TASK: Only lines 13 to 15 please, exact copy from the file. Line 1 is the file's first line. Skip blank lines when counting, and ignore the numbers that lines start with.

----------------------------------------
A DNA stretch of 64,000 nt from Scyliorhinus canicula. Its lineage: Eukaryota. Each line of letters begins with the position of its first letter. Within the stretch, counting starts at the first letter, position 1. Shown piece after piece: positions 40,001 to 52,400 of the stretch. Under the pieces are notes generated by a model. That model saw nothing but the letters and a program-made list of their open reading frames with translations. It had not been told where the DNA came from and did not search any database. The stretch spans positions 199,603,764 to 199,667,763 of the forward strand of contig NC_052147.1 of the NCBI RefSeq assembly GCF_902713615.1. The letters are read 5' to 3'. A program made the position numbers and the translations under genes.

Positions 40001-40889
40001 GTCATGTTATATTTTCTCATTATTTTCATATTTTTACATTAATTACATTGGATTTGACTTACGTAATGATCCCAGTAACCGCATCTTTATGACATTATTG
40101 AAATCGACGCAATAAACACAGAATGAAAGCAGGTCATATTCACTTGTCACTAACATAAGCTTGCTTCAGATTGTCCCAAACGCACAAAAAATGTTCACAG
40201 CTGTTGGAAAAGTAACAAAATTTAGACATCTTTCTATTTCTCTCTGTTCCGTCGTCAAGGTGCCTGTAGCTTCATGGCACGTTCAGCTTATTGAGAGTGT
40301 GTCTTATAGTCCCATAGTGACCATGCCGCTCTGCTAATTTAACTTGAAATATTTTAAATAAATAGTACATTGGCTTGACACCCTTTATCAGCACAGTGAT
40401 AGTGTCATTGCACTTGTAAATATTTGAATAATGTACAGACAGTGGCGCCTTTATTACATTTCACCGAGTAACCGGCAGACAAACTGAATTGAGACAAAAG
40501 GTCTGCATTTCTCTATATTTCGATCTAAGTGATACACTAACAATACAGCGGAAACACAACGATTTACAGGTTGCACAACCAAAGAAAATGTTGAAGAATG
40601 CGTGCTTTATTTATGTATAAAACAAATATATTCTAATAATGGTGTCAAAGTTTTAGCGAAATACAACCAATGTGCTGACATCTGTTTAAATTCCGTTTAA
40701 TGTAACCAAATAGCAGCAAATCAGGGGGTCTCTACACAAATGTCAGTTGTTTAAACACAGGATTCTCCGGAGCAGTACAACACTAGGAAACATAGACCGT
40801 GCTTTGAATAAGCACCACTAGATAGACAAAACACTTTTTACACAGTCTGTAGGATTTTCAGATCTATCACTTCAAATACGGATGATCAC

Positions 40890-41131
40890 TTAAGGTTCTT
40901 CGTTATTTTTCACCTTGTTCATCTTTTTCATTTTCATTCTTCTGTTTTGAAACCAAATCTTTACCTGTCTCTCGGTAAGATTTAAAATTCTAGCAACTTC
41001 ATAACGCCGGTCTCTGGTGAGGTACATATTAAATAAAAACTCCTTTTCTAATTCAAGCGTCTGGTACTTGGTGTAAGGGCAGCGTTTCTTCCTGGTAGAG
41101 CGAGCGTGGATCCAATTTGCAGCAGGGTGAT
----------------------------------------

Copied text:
40890 TTAAGGTTCTT
40901 CGTTATTTTTCACCTTGTTCATCTTTTTCATTTTCATTCTTCTGTTTTGAAACCAAATCTTTACCTGTCTCTCGGTAAGATTTAAAATTCTAGCAACTTC
41001 ATAACGCCGGTCTCTGGTGAGGTACATATTAAATAAAAACTCCTTTTCTAATTCAAGCGTCTGGTACTTGGTGTAAGGGCAGCGTTTCTTCCTGGTAGAG